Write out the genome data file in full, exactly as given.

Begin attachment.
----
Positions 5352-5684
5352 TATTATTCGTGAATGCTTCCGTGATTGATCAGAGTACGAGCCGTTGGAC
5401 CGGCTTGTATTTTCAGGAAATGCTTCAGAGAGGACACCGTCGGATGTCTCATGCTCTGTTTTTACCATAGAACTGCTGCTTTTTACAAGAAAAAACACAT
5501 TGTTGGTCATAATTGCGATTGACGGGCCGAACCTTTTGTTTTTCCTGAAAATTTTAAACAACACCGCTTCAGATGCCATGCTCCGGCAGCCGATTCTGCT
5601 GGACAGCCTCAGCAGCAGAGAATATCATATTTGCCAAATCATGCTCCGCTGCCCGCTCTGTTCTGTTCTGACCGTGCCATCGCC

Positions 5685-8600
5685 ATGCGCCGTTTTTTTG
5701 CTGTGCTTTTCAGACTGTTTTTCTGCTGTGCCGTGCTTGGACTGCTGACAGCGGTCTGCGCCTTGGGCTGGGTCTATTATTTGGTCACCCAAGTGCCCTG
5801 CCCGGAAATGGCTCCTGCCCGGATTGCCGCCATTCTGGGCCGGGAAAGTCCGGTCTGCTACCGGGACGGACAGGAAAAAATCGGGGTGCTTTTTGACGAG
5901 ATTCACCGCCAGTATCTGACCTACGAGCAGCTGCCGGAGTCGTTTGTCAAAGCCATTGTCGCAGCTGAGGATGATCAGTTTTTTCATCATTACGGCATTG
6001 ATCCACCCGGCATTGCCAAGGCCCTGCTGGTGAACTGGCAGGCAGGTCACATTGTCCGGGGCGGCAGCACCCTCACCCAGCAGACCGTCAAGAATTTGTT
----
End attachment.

Positions 5352-5684
5352 TATTATTCGTGAATGCTTCCGTGATTGATCAGAGTACGAGCCGTTGGAC
5401 CGGCTTGTATTTTCAGGAAATGCTTCAGAGAGGACACCGTCGGATGTCTCATGCTCTGTTTTTACCATAGAACTGCTGCTTTTTACAAGAAAAAACACAT
5501 TGTTGGTCATAATTGCGATTGACGGGCCGAACCTTTTGTTTTTCCTGAAAATTTTAAACAACACCGCTTCAGATGCCATGCTCCGGCAGCCGATTCTGCT
5601 GGACAGCCTCAGCAGCAGAGAATATCATATTTGCCAAATCATGCTCCGCTGCCCGCTCTGTTCTGTTCTGACCGTGCCATCGCC

Positions 5685-8600
5685 ATGCGCCGTTTTTTTG
5701 CTGTGCTTTTCAGACTGTTTTTCTGCTGTGCCGTGCTTGGACTGCTGACAGCGGTCTGCGCCTTGGGCTGGGTCTATTATTTGGTCACCCAAGTGCCCTG
5801 CCCGGAAATGGCTCCTGCCCGGATTGCCGCCATTCTGGGCCGGGAAAGTCCGGTCTGCTACCGGGACGGACAGGAAAAAATCGGGGTGCTTTTTGACGAG
5901 ATTCACCGCCAGTATCTGACCTACGAGCAGCTGCCGGAGTCGTTTGTCAAAGCCATTGTCGCAGCTGAGGATGATCAGTTTTTTCATCATTACGGCATTG
6001 ATCCACCCGGCATTGCCAAGGCCCTGCTGGTGAACTGGCAGGCAGGTCACATTGTCCGGGGCGGCAGCACCCTCACCCAGCAGACCGTCAAGAATTTGTT